5. Some of the journals may be available online, in print or parts of both, in which case the record may show that multiple versions exist. 
  6. You may click on the title of the journal to view the library print holdings if the journal is available in print along with the years and location of those print copies.
  7. If the year/volume of the journal you need is available online, click on the appropriate link and then at the journal site use the year, volume, issue and page number information from the citation to locate the article.

Is the Article You Need Not Available?

If the article you need is available only in print or microfilm at a different ASU Library ... 
Request the article via the Interlibrary Loan service and we'll scan a copy, put it in your account, and then notify you via email when it's available -- no charge!  

If the ASU Library doesn't have the journal article you need in any format (online, print or microfilm) ...
Request the article via the Interlibrary Loan service, we'll find a library that has it, they'll scan it into your account, and we'll notify you via email when it's available -- no charge!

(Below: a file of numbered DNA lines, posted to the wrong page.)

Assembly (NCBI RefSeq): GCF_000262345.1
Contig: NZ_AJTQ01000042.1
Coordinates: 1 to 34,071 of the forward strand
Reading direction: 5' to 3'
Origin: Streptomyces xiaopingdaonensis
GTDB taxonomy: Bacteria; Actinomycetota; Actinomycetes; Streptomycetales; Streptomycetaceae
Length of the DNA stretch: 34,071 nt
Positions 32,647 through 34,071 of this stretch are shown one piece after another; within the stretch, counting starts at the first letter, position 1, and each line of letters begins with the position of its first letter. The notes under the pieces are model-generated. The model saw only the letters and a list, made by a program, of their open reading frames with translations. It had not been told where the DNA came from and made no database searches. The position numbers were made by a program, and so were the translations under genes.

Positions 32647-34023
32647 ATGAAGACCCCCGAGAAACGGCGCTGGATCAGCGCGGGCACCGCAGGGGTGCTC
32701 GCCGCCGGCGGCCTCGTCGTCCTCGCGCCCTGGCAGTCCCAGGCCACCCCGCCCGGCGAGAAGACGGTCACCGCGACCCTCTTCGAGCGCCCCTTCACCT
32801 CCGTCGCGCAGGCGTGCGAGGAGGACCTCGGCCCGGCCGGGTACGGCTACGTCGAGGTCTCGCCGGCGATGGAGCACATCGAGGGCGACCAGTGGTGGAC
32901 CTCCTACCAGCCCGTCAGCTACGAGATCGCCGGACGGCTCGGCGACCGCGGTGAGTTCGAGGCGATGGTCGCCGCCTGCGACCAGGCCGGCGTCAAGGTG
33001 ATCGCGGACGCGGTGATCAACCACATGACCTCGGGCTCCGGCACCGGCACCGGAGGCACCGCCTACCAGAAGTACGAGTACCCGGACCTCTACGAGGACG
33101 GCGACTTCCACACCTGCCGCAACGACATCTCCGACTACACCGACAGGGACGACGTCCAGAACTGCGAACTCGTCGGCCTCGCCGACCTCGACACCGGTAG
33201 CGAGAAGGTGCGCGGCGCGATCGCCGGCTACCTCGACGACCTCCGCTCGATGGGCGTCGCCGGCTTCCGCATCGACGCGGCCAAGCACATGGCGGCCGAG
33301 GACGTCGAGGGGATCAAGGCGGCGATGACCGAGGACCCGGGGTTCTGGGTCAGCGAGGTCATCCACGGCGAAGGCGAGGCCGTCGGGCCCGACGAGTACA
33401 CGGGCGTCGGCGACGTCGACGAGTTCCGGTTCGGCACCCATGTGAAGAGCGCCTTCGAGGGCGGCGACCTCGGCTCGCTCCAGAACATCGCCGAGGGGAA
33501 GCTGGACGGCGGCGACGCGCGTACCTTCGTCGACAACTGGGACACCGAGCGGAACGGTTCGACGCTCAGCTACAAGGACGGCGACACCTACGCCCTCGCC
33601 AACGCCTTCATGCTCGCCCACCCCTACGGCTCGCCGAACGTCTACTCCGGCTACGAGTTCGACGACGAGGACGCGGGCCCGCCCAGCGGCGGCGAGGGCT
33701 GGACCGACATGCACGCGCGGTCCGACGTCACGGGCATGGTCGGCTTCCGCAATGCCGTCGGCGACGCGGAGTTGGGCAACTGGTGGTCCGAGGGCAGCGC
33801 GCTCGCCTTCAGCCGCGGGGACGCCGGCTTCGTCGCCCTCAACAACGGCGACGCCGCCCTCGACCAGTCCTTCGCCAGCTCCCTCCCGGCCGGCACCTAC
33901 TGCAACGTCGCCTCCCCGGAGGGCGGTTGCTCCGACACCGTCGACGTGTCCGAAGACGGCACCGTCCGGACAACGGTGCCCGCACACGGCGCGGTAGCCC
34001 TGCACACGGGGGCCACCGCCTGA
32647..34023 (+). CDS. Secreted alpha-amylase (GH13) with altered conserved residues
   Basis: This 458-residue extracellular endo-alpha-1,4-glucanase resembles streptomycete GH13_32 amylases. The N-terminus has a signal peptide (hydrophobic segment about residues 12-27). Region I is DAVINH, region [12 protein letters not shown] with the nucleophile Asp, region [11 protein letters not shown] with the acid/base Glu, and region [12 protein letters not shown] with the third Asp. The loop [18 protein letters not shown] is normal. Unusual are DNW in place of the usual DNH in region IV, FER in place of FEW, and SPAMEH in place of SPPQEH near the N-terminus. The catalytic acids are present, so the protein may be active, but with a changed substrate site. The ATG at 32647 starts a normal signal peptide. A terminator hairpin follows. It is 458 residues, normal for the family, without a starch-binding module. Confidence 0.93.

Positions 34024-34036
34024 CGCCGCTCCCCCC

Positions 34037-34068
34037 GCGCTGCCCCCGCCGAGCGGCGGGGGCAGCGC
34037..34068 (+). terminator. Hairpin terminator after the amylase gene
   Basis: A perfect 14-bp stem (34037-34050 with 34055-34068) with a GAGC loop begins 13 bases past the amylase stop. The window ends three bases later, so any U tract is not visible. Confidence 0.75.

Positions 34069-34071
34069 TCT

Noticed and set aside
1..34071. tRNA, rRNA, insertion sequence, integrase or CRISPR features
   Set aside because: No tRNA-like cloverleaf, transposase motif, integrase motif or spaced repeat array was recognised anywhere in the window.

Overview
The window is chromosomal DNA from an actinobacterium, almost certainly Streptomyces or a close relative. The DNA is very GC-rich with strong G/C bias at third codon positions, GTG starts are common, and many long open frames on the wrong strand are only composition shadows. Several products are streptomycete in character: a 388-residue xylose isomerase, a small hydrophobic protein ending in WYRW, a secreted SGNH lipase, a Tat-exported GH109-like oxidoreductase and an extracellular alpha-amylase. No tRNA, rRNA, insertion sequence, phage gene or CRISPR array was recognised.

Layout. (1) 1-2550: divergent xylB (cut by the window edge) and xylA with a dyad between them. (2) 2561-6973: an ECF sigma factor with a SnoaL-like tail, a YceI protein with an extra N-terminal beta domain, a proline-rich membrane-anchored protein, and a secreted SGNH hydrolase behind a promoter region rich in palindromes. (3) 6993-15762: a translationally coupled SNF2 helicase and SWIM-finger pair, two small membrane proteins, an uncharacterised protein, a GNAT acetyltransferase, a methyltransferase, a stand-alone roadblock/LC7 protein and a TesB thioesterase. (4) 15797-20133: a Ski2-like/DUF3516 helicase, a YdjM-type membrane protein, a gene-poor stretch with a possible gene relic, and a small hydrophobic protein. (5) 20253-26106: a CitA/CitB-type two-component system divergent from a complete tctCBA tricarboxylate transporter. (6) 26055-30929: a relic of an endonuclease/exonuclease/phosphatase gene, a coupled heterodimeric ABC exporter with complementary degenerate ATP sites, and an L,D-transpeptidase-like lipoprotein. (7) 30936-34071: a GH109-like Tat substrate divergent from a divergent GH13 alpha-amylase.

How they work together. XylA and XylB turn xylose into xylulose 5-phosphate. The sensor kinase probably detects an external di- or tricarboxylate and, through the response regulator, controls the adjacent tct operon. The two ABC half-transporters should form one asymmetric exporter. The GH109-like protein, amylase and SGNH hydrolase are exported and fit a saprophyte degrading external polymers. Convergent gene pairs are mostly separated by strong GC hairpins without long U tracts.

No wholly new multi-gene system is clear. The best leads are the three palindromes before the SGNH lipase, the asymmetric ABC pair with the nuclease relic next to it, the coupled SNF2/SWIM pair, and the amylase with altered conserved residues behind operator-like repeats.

And don't forget - whenever a journal article is not available online, "Get It @ ASU" will display an "Option 2" on its screen - click on this option, login to your ILL account, and the computer will automatically fill in the article request form for you!  All you have to do is click "Submit."

More details about the Interlibrary Loan service are available.

The ASU Library acknowledges the twenty-three Native Nations that have inhabited this land for centuries. Arizona State University's four campuses are located in the Salt River Valley on ancestral territories of Indigenous peoples, including the Akimel O’odham (Pima) and Pee Posh (Maricopa) Indian Communities, whose care and keeping of these lands allows us to be here today. ASU Library acknowledges the sovereignty of these nations and seeks to foster an environment of success and possibility for Native American students and patrons. We are advocates for the incorporation of Indigenous knowledge systems and research methodologies within contemporary library practice. ASU Library welcomes members of the Akimel O’odham and Pee Posh, and all Native nations to the Library.